Rewards for high performers linked to higher share returns

Companies
that focus on rewarding high performers more than other staff produce returns
to shareholders 17 per cent higher than companies which do not, according to
research by Watson Wyatt.

The
Watson Wyatt Strategic Reward Survey found that those companies which customise
their rewards programmes to motivate top performing employees produced average
five-year shareholder returns of 74 per cent. Those companies that did not
customise their reward programmes in this way produced an average return of
just 57 per cent.

"Motivating
your best performers with better rewards really does work," said Tony
Gilbert, a partner at Watson Wyatt. "Many employers instinctively know
this, but what our research shows is just how large the effect may be. A
well-structured reward programme is a source of competitive advantage."

The
survey of more than 170 leading companies across Europe found it was the higher
performing companies that were the most likely to consider employee rewards as
a means to improve performance.

More
than 75 per cent of high performing companies reported that they view rewards
as a way to engage people in improving performance, compared with 44 per cent
of low performing companies. High and low performing companies are taken as
those in the top third and bottom third respectively for total shareholder
return performance over five years.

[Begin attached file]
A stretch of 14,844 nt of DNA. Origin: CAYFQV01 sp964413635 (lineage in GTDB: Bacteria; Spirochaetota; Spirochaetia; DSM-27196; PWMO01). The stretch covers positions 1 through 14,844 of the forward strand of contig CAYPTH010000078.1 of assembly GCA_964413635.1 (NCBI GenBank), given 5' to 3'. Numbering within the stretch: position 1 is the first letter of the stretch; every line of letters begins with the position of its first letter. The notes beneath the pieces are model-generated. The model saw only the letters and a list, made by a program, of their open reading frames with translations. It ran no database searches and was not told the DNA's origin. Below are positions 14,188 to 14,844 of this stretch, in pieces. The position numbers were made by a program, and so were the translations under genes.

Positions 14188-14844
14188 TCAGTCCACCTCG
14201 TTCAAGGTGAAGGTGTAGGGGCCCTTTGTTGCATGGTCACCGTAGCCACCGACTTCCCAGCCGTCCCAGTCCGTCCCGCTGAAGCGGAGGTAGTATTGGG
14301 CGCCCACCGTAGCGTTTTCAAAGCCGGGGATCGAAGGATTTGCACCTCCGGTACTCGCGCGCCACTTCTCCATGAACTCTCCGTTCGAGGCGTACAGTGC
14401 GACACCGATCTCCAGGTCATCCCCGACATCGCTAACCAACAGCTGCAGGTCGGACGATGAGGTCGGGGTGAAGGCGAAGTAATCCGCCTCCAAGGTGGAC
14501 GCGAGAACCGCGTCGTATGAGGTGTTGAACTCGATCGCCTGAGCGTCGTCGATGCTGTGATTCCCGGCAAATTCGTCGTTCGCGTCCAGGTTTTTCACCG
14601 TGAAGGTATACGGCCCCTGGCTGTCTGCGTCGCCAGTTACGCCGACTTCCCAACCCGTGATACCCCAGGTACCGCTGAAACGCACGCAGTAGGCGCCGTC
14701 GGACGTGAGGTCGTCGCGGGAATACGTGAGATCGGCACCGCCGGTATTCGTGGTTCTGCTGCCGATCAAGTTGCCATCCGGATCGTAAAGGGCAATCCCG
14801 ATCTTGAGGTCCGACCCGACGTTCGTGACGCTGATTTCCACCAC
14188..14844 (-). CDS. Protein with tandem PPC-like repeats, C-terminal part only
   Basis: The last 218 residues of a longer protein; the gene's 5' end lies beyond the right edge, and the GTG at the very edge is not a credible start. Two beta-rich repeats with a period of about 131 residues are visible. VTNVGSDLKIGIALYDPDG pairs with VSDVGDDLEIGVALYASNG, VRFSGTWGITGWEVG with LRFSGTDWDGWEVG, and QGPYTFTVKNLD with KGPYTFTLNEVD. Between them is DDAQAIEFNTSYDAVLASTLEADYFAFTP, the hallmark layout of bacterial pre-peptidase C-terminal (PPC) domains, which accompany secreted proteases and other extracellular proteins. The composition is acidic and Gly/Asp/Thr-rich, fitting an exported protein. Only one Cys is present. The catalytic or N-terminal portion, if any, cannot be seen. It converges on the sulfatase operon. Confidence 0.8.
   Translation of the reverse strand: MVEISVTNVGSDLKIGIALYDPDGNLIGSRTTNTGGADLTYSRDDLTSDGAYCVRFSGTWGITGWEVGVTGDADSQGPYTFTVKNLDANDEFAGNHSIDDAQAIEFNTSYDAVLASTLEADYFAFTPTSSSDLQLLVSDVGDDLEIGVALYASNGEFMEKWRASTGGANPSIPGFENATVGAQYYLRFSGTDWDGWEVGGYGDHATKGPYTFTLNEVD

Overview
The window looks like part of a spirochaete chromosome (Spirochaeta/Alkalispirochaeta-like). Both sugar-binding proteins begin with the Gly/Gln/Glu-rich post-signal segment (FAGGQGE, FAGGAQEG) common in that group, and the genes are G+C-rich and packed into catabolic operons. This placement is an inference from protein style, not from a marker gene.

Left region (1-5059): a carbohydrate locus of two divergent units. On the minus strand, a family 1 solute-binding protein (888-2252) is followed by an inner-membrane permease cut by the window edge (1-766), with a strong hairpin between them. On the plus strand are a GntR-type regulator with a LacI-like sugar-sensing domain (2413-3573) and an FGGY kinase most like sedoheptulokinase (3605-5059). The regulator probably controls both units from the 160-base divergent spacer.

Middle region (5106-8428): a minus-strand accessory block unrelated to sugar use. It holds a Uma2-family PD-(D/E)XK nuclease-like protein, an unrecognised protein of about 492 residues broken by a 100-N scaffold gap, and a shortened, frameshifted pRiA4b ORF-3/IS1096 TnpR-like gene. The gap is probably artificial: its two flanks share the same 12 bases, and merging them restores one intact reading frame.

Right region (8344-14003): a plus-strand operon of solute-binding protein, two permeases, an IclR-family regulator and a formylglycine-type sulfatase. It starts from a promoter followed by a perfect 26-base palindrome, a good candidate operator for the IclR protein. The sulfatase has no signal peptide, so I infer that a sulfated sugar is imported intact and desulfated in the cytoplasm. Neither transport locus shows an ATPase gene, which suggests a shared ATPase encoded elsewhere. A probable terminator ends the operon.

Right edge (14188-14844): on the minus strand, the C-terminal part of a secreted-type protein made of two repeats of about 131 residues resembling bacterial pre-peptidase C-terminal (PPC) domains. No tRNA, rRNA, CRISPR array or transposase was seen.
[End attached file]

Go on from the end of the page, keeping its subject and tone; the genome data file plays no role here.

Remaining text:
Employee
rewards go beyond financial incentives. The survey found that some of the most
successful rewards for motivating top performing employees were non-pay
related, such as tailored jobs, providing the opportunity for promotion and the
acquisition of new skills.

While
employers are generally finding it easier to retain employees in the current
economic climate, 70 per cent of employers still claim to be experiencing some
difficulty in either attracting or retain top performing employees.

The
Watson Wyatt survey found that rewarding top performers more than others is a
good way to ensure they do not leave to join competitors. A total of 2,000 top
performing employees were asked how likely they were to leave their current
employer within the next year. For companies with rewards programmes structured
to differentiate between top and average performers, 24 per cent said they were
moderately likely to leave. This increased to 35 per cent for firms that did
not differentiate.

"A
good reward strategy can be used to increase profitability from two
directions," said Gilbert. "On one hand it drives performance by
motivating those employees most able to make a significant contribution to a
company’s success. On the other it helps to control costs by reducing turnover
of key staff."

By Ben Willmott

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